By Svetlana Wasserman
If you happen to take a woodland walk in early Spring, prepare to be greeted by a colorful burst of wildflowers carpeting the woods. These are collectively known as spring ephemerals, because they seem to explode on the scene all at once, while the rest of the trees and plants are just beginning to yawn and stretch their legs from their winter slumber. Then, in a few weeks, as quickly as they appeared, the ephemerals are gone, back to dormancy.
The spring ephemerals are at the front of the starting line in the spring race for the sun. They shoot up in early spring, March or April, before trees and shrubs leaf out and block the sunlight from reaching the forest floor. In a race against time, the ephemerals throw open their stomata, slurping up sunlight so they can grow, distribute their pollen, and produce seeds in their few weeks of available sunshine. These are the sprinters of the forest flora.
Don’t be fooled by their name. Spring ephemerals are actually perennials. They store their nutrients in underground tubers or bulbs. The few weeks in which they are able to drink up the sun are the only time they get to renew their underground food store for another year.
Resembling nothing so much as a row of pantaloons hanging upside down on a line to dry, these are lovely white flowers with fern-like leaves growing on rocky hillsides. Getting inside them to reach their nectar is about as easy as unfastening a pair of pantaloons. They hang upside down, with a hinged petal that must be separated to reach the good stuff. Fortunately, it seems that the Dutchman’s Breeches co-evolved with the bumblebee, its principal pollinator. Thanks to its fuzzy coat, the bumblebee is able to be active in the cooler months when this flower blooms, and it has the long tongue–or proboscis–that is able to reach the nectar at the base of the flower.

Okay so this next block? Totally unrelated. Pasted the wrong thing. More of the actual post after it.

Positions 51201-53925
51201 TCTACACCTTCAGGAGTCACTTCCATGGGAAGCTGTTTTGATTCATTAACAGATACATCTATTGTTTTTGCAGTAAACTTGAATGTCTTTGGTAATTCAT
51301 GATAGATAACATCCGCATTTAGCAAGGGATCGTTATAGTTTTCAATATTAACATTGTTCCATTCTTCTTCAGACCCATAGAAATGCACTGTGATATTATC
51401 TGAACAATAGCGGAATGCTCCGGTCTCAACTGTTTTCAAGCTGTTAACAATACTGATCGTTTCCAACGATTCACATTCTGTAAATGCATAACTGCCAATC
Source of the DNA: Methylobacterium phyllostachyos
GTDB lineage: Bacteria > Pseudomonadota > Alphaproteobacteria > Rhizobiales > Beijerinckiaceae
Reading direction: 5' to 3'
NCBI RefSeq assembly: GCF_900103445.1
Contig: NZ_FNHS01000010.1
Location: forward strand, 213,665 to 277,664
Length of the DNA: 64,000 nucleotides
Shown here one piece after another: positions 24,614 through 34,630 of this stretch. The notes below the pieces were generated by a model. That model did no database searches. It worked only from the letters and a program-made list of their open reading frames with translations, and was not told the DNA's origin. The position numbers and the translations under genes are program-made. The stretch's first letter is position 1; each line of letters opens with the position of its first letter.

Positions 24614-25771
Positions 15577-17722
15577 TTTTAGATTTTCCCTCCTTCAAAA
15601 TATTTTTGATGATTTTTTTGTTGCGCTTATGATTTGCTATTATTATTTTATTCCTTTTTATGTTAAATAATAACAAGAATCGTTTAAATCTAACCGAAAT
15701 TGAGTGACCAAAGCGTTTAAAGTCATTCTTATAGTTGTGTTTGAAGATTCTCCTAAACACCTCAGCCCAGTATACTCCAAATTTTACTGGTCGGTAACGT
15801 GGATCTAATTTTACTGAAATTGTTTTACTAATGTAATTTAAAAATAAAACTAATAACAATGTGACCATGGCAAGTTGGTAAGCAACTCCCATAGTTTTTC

The most abundant spring ephemeral around town is the beautiful Trout Lily. The Trout Lily boasts a nodding yellow flower, and speckled leaves that resemble the flanks of a brook trout. It grows in thick colonies, some of which can be 300 years old! With that kind of timeline, the Trout Lily can afford to be a slow grower. In fact, it takes about seven years for the Trout Lily to flower. You may see single mottled leaves sprouting from the ground, but these do not have enough energy to produce a flower. It takes at least two leaves for the Trout Lily to make a flower. Look for this on your next walk, but be careful not to crush these beauties.
Left: Brook Trout, Right: Trout Lily
Spring Beauty Flower
Most of us have probably seen the small and delicate Spring Beauty Flower rising from between the blades of grass on our lawns. The Spring Beauty Flower grows from a thin stalk with grass-like leaves, and the flowers have five whitish-pink petals with fine pink stripes. The quintessence of ephemeral, the pollen-producing stamen of each flower is only active for one day!
The Spring Beauty Flower is not only beautiful, but tasty too. Native Americans would cook the 1”-2” roots, which resemble potatoes but taste sweeter. One reason this flower is so abundant is its ability to grow in areas that have suffered land degradation such as tree removal, lawns, or grazing. All it needs are a few trees. So if these hardy flowers are absent from the woods, that is a good indicator that the woodland was severely damaged in the recent past.
Be sure to take a walk in your local woods to catch the spring fireworks soon!